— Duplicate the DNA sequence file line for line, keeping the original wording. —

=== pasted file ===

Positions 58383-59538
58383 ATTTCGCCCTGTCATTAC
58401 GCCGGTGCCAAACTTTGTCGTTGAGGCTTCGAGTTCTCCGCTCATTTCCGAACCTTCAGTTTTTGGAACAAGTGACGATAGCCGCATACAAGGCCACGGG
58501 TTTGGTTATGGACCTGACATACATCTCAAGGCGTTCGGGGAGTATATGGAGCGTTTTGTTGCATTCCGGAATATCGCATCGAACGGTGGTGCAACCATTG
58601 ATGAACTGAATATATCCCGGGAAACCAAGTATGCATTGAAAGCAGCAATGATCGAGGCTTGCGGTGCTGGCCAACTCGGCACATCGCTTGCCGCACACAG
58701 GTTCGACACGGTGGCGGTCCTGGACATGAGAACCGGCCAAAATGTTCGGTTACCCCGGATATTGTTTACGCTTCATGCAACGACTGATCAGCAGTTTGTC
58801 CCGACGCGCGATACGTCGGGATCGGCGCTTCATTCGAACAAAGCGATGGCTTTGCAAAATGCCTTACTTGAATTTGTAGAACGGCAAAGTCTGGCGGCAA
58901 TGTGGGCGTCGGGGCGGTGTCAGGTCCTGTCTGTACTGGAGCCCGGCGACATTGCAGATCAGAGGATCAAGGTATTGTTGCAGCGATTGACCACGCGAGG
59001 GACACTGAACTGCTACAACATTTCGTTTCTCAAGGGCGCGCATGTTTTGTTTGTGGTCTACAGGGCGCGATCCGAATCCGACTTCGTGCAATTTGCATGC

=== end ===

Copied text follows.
Positions 58383-59538
58383 ATTTCGCCCTGTCATTAC
58401 GCCGGTGCCAAACTTTGTCGTTGAGGCTTCGAGTTCTCCGCTCATTTCCGAACCTTCAGTTTTTGGAACAAGTGACGATAGCCGCATACAAGGCCACGGG
58501 TTTGGTTATGGACCTGACATACATCTCAAGGCGTTCGGGGAGTATATGGAGCGTTTTGTTGCATTCCGGAATATCGCATCGAACGGTGGTGCAACCATTG
58601 ATGAACTGAATATATCCCGGGAAACCAAGTATGCATTGAAAGCAGCAATGATCGAGGCTTGCGGTGCTGGCCAACTCGGCACATCGCTTGCCGCACACAG
58701 GTTCGACACGGTGGCGGTCCTGGACATGAGAACCGGCCAAAATGTTCGGTTACCCCGGATATTGTTTACGCTTCATGCAACGACTGATCAGCAGTTTGTC
58801 CCGACGCGCGATACGTCGGGATCGGCGCTTCATTCGAACAAAGCGATGGCTTTGCAAAATGCCTTACTTGAATTTGTAGAACGGCAAAGTCTGGCGGCAA
58901 TGTGGGCGTCGGGGCGGTGTCAGGTCCTGTCTGTACTGGAGCCCGGCGACATTGCAGATCAGAGGATCAAGGTATTGTTGCAGCGATTGACCACGCGAGG
59001 GACACTGAACTGCTACAACATTTCGTTTCTCAAGGGCGCGCATGTTTTGTTTGTGGTCTACAGGGCGCGATCCGAATCCGACTTCGTGCAATTTGCATGC